Ysbrid y Bannau

Brecon: Genesis 3: iii: Ysbrid y Bannau (Wales: English Strong Ale: 6.5% ABV)

Visual: Clear yellow gold. Moderate yellow touched bubbled head.

Nose: Stewed banana. Vanilla. Light tart lime. Banoffee. Baileys.

Body: Toffee. Slick and not heavy texture. Lime jelly. Banana. Light oak. Lightly menthol. Gin touch. Banana sandwich (worth mentioning separate from just banana of course!)

Finish: Menthol and mint. Light spirit air. Whisky mash. Bourbon. Earthy bitter. Malt chocolate.

Conclusion: So, we have today’s round of “Unexpected words I never thought I would say”. This is like a British bitter AB 14. No, don’t run away, stick with me on this one. I’m not mad. On this anyway.

It has got this very soft banoffee and vanilla flavour, but here it is not delivered in such a syrupy sweet way. This, well I guess it should be a golden ale from the colour, but it’s delivered like a bitter base. It is lightly earthy in that base, but with all those lovely soft elements layered on top. Not as decadent as AB14, but feels more like what you would expect from a beer. Will seem more like a “real” beer to traditionalists. This makes it an easier beer to return to. The oak aged character makes it very smooth, and very easy to drink despite the slightly above average strength for a real ale.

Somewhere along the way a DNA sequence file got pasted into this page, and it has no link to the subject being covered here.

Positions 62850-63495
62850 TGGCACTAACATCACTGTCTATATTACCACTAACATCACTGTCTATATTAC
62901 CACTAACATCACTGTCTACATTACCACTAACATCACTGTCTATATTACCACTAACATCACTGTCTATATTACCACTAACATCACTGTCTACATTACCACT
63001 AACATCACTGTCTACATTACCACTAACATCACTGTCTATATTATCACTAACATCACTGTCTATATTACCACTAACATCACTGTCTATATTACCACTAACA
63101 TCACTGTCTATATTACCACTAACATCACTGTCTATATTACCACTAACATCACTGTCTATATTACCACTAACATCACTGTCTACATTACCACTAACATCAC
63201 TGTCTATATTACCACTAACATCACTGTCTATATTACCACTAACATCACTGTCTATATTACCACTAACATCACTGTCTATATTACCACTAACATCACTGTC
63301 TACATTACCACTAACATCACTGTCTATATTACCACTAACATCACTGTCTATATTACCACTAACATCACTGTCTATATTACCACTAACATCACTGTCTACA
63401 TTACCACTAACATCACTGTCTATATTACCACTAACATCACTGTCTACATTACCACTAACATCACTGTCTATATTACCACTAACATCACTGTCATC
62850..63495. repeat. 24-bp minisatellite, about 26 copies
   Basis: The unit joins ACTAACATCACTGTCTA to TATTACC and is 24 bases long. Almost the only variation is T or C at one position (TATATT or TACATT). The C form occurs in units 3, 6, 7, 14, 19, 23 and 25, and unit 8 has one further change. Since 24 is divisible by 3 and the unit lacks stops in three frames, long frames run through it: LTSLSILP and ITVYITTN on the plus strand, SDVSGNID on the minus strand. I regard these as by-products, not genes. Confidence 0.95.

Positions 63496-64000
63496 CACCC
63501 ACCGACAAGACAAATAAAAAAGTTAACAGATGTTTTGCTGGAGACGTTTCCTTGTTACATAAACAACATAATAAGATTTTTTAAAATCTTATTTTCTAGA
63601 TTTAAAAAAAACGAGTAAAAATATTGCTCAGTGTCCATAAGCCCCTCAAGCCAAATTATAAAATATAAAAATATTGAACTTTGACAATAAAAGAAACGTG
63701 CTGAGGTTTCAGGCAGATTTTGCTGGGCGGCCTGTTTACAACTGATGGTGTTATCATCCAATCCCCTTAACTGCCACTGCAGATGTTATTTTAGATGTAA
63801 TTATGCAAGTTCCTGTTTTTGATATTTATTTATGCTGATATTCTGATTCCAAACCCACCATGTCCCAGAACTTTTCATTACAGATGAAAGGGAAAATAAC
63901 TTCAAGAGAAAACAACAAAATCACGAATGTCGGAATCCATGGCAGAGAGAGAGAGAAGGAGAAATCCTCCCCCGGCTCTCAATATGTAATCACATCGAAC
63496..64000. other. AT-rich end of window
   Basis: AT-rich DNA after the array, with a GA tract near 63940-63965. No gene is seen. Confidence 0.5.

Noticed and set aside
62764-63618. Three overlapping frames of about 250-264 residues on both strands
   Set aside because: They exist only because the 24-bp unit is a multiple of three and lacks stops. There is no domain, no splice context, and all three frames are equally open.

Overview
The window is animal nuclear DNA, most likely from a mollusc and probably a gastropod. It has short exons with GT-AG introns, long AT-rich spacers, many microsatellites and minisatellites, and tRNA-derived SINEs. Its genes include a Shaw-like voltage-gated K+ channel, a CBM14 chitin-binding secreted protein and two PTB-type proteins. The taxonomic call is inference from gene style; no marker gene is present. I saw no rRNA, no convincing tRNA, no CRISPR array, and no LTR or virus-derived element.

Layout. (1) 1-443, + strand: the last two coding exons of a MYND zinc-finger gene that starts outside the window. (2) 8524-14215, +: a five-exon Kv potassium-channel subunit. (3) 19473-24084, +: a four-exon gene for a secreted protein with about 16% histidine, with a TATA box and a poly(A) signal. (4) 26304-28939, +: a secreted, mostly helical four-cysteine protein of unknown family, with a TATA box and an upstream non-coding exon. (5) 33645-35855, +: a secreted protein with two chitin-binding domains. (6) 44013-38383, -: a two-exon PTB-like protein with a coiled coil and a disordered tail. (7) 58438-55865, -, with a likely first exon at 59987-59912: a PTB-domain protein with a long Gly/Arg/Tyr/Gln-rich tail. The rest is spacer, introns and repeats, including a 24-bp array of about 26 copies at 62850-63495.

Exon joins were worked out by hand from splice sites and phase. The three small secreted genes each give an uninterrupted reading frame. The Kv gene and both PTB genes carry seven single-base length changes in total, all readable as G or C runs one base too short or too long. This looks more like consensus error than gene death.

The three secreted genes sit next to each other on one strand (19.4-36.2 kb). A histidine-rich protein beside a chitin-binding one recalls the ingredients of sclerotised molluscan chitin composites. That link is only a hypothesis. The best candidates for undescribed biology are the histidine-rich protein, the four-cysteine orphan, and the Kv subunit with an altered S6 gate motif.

It is very endearing, but like an endearing friend it also has its…. quirks, shall we say? Yes quirks is a good word. There is light menthol greenery, and a spirity, maybe gin like air. Both work against the light dessert bitter feel. Oddly it never affects the smoothness, just the flavour. The spirit is a bit too harsh flavoured, and the greenery tends to tread over the best flavours.

So, quirky, but it is such a cute pint that you can overlook that. As I say, endearing – a lovely mix of base bitter to dessert that you can keep with it, despite its foibles.

A worthy and quirky friend.

Background: This looks to be a very similar beer to “Ysbrid y Ddraig”, both are oak aged golden coloured beers from their descriptions. Maybe they age in different oak? I’m not sure. Anyway, I’ve been meaning to review more cask ales and a beer festival in Cardiff seemed a good time to do so. The fest was in the Millennium Stadium – a hallowed Rugby ground to Welsh fans. being neither Welsh, nor a rugby fan I had never been inside before, therefore I was uniquely not shocked by the lack of grass on the rugby pitch. Instead a bare grey floor was available for the beer stands.

Cardiff Beer Fest